Let’s analyze Olive Kitteridge by Elizabeth Strout from a writer’s perspective. The discussion began February 13, 2017.

This post contains spoilers.

Olive Kitteridge by Elizabeth Strout


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This title won a Pulitzer Prize for fiction in 2009, so you would think it would be easy to review from a writer’s perspective. Obviously, it was chosen as the best novel written that year. I should be gushing about the writing. So why am I having so much difficulty?

One reason may be the novel is:


Literary fiction has its own pace. To use an analogy, literary fiction is a slow drive through the countryside on a Sunday afternoon. The pace is slow. It meanders. It looks at the pretty scenery.  The car (plot) occasionally encounters some bad weather or a pothole or two,  but all in all it is a leisurely trip.

Compare that to a genre fiction, such as mysteries. In mysteries you don’t know where you are going, but you are usually traveling along at highway speeds, so you’re going to arrive in a reasonable amount of time. You are probably going to have some near misses and perhaps encounter some real danger to keep you alert.

Thrillers are the opposite of literary fiction. In a thriller the plot charges like a race car in a fight for its life. The events occur at a lightning fast pace and your adrenaline is flowing. The scenery may be reduced to a blur, with your focus directed to what’s ahead.

The bottom line is that sometimes you want to be in a race car and sometimes a Sunday drive is what you need. For whatever reason, I didn’t enjoy traveling in the car with Olive Kitteridge.


Unlike the rest of the novels we’ve read so far, this novel is organized into 13 short stories. As to be expected with literary fiction, the story does not proceed chronologically, but jumps back and forth in time.


The main character is a woman named Olive Kitteridge. During the first part of her life she is a school teacher. She is curmudgeonly. She treats her husband Henry badly — for no apparent reason — and clashes with her son. In short, she has all the flaws of a real person.  Many readers will find her a difficult character to like, to identify with, or to root for.


Olive Kitteridge lives in the small town of Crosby, Maine. From the very first line, it is apparent that the author lives in Maine and has a strong connection to the state. The handling of the setting was outstanding.


Public domain photo via Visual hunt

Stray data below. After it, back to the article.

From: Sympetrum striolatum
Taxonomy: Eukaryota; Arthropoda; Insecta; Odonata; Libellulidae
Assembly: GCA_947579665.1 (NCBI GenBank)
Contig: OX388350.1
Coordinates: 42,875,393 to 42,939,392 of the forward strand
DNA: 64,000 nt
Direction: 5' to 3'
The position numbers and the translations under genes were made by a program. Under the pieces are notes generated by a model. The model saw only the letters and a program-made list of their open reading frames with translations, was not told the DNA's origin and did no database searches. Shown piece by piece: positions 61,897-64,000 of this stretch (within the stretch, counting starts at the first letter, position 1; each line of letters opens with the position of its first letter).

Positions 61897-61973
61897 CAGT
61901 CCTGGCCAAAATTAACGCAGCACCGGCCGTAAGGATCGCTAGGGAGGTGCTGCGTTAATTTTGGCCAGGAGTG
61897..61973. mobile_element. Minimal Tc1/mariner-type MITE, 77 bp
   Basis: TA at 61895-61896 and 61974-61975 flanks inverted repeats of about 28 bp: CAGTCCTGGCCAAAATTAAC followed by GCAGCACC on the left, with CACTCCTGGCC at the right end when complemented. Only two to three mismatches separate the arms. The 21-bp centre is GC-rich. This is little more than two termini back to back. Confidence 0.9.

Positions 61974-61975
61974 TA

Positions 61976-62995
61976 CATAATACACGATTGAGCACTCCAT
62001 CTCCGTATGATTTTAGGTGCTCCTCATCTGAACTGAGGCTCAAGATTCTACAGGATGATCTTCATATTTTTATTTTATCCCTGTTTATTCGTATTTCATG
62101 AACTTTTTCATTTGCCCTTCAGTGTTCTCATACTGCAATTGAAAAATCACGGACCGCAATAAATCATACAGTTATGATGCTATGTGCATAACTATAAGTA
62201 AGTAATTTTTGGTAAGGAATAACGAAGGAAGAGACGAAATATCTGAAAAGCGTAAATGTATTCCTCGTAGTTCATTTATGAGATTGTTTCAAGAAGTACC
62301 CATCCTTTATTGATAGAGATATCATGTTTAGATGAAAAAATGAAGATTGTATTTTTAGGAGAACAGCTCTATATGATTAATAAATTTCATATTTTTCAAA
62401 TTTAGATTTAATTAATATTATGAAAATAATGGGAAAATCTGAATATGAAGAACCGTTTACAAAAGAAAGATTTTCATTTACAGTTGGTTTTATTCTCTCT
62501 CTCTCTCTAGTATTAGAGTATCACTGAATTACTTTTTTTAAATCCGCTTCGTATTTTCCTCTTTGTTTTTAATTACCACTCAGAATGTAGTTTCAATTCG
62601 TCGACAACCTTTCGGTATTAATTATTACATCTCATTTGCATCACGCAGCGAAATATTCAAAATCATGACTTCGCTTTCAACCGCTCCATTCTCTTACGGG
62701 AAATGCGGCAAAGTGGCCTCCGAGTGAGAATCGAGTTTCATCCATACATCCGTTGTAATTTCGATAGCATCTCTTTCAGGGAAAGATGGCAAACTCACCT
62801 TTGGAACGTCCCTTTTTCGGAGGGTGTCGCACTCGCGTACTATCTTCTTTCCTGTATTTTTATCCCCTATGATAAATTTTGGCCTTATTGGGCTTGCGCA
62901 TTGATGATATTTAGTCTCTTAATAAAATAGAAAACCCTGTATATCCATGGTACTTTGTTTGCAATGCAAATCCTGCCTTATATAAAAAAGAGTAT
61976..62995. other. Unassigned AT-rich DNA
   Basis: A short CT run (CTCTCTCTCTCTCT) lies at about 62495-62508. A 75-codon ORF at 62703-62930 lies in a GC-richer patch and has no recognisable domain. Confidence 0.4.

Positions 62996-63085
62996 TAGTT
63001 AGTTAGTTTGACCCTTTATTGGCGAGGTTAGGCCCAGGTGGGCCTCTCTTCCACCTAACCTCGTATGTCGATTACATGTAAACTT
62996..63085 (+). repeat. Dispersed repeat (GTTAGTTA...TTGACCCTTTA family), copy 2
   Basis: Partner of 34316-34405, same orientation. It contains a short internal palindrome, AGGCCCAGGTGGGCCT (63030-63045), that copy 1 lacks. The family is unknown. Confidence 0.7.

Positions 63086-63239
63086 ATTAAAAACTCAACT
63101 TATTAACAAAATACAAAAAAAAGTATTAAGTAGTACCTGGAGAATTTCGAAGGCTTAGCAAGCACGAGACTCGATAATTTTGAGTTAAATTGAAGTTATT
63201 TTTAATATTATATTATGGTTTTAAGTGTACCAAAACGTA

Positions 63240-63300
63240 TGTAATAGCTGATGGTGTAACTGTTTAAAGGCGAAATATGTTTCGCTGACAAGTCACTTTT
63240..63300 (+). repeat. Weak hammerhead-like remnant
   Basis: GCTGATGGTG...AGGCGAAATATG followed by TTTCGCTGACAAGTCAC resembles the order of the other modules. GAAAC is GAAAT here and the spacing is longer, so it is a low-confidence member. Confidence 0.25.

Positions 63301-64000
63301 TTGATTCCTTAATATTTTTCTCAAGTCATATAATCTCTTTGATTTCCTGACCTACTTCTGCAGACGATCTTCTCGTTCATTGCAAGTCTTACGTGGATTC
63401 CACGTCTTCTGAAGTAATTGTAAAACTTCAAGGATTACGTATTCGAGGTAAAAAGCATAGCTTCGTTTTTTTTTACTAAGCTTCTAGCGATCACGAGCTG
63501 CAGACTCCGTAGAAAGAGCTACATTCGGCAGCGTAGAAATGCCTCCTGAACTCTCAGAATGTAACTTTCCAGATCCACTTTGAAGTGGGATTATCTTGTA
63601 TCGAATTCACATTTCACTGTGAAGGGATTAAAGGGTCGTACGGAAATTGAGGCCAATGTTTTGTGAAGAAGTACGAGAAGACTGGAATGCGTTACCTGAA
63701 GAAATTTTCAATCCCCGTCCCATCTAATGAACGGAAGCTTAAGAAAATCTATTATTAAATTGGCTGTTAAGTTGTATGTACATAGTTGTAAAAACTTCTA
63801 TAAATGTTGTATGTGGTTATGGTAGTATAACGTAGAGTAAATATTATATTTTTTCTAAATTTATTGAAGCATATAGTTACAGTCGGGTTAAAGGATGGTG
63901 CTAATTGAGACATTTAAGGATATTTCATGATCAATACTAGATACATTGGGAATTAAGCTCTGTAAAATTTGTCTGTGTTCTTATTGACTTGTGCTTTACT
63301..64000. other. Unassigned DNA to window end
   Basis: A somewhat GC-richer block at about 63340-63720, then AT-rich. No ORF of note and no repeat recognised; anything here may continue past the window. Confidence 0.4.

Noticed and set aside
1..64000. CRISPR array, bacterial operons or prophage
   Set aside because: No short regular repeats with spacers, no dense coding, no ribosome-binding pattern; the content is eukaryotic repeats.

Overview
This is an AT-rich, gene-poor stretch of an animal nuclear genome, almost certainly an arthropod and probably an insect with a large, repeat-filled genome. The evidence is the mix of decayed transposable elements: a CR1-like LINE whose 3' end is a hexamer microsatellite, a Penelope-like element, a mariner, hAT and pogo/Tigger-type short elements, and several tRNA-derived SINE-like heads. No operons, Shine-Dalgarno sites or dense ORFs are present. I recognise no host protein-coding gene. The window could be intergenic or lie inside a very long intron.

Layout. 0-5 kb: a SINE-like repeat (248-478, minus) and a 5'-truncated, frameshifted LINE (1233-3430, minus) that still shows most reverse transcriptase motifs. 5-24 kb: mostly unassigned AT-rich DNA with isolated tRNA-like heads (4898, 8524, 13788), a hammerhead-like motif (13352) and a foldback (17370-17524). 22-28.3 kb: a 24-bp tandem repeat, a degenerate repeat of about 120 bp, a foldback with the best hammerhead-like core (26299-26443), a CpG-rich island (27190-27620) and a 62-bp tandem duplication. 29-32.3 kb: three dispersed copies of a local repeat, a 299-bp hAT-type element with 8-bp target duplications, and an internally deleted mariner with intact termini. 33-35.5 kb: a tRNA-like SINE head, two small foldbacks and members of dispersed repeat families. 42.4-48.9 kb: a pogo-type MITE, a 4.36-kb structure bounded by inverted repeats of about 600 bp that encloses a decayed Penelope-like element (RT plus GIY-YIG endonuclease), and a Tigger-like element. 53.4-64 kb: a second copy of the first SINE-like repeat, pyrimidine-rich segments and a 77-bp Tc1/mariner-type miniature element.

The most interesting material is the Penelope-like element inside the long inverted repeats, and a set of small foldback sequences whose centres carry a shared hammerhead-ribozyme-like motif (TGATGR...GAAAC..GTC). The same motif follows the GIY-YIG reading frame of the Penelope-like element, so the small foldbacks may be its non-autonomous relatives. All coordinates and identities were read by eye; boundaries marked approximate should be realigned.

Themes are usually well-developed in literary fiction, and this novel is no exception. The theme of suicide reoccurs throughout the short stories. There’s also a theme of how people struggle with love and relationships.  Another theme is loss, such as loss of youth and loss of Olive’s son when he moves to California, etc.

My Personal Comments About Olive Kitteridge

I know how difficult writing a novel is and usually I try not to be too hard on an author if he or she makes a few mistakes.  Because this novel has received so many accolades, however, I don’t mind being honest about not liking it. Specifically, although other reviewers have commented on the profound emotional impact of the stories, I felt manipulated. There were too many artificial constructs and convenient coincidences. For example, the scene in the hospital rang completely false to me. Stopping at  a hospital to use the bathroom when they were only 15 minutes from home was moderately contrived. Keeping her there for an exam was illogical and unrealistic. To have men with guns show up to steal drugs on top of it was so flimsy it made me roll my eyes. Yes, random bad things do occur in real life, but to me it all happened to set up a confrontation. I was unable to suspend my disbelief. I could see the author’s hand under the puppets.

Good thing I’m not a member of the Pulitzer Prize committee.

Have you read Olive Kitteridge? What did you think?

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What are we reading next?

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The next book is 92. One Day by David Nicholls (2009) – Discussion begins February 27, 2017